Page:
For instance, a small coolant leak may take some time for your engine to overheat, but hotter external temperatures can make your engine overheat faster.
As such, an engine with no problems will not likely overheat from the hotter summer months unless there is an underlying issue.
9. Lack Of Coolant
If you have not changed your car’s coolant in a long time, your engine is properly overheating because there is not enough coolant in it.
Generally, your engine overheats because there will be no coolant circling throughout the engine, making the engine get hotter.
When your engine’s coolant level is below the ideal level, you can usually top it off with new antifreeze or coolant until it reaches the desired level.
However, you will need to mix water and coolant or antifreeze in an equal amount if you add new coolant to an empty reservoir.
10. Coolant Leaking Internally
If you suspect a coolant leak but do not see it outside your car, you may have a coolant leak inside your engine.
Normally, coolant will leak from within the engine because of a cracked engine block, cracked cylinder head, or damaged head gasket.
When the coolant leaks internally, the coolant will often contaminate the oil, and the coolant can enter the car’s combustion chamber.
When this occurs, there will be little to no coolant left in your reservoir, causing your engine to overheat.
11. Coolant Leaking Externally
Similar to an internal coolant leak, an external coolant leak can cause your engine to overheat, and external coolant leaks are easier to spot.
Generally, an external coolant leak can appear in various places, such as the radiator, hose, water pump, thermostat, etc.
12. Bad Cooling Fan
Your car relies on the airflow that comes from the radiator to reduce the coolant and engine temperature while it is being driven.
In other instances, such as when your car is idling, your car will rely on a cooling fan to keep the engine cool.
As such, a faulty cooling fan will lead to an overheating engine while you idle because nothing is cooling the engine.
13. Dirty Air Filter
Your car has air filters that keep debris, sand, insects, particles, etc., from reaching the engine while your engine sucks in air.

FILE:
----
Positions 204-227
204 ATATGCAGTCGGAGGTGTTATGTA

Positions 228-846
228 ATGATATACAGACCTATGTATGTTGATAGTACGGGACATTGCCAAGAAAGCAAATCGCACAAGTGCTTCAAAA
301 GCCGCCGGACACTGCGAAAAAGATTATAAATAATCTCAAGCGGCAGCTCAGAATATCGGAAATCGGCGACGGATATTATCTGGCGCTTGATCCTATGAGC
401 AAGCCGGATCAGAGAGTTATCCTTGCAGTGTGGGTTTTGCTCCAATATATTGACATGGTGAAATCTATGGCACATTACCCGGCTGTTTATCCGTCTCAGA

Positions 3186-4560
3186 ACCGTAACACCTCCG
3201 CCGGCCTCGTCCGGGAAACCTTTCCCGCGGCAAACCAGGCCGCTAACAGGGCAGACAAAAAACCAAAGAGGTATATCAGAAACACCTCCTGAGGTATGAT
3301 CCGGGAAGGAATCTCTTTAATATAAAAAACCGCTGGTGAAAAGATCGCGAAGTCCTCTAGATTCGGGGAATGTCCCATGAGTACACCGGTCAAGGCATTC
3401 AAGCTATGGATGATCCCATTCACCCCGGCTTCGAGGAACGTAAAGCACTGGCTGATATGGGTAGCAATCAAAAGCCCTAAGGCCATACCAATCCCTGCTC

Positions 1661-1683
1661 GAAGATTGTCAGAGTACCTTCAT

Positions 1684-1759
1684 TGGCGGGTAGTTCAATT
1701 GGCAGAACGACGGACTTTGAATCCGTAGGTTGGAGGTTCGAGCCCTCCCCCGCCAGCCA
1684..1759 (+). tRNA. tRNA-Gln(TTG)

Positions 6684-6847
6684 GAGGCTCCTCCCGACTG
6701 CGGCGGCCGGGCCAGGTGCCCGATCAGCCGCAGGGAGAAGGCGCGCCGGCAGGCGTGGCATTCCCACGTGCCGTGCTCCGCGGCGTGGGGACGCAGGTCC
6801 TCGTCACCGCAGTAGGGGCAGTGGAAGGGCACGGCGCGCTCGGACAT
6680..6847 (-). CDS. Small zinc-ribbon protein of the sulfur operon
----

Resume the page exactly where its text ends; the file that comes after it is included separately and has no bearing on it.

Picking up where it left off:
However, air filters can get dirty over time, which can lead to an overheating engine if you ignore the air filters.
Dirty air filters will create restricted airflow, which will strain the fan motor in the air handler, causing the motor to burn out and make the engine overheat.
Also, if your air filters are in good condition, you can wipe them clean, but damaged air filters will need to be replaced.
14. Failing Drive Belt
If you have a failing or loose drive belt or serpentine belt, it could be a reason why your engine is overheating.
Normally, a loose or failing drive belt will cause other mechanical issues, such as making your water pump perform poorly.
As such, a drive belt that makes your water pump ineffective will lead to your engine overheating.
15. Faulty Heater Core
Your car has a heater core that functions as a small radiator that will use the hot coolant from your engine to warm the cabin.
However, the heater core can get plugged up, which will compromise the flow of coolant to the engine, which will make the engine overheat.
Additionally, a heater core can have a leak, which will mean there will be little coolant in your engine, leading to an overheating engine.
Generally, it is more common for a heater core to leak than to be clogged up, as it is harder for debris to enter the heater core.
Normally, an engine will overheat because of an issue with the coolant, such as an internal or external coolant leak, a lack of coolant, or using the wrong type of coolant.
Also, other issues within your car’s cooling system can make your engine overheat, such as a faulty radiator, cooling fan, or heater core.
In rarer circumstances, extreme heat from the outside weather can make your engine overheat, especially if there is already a problem with your engine’s cooling system.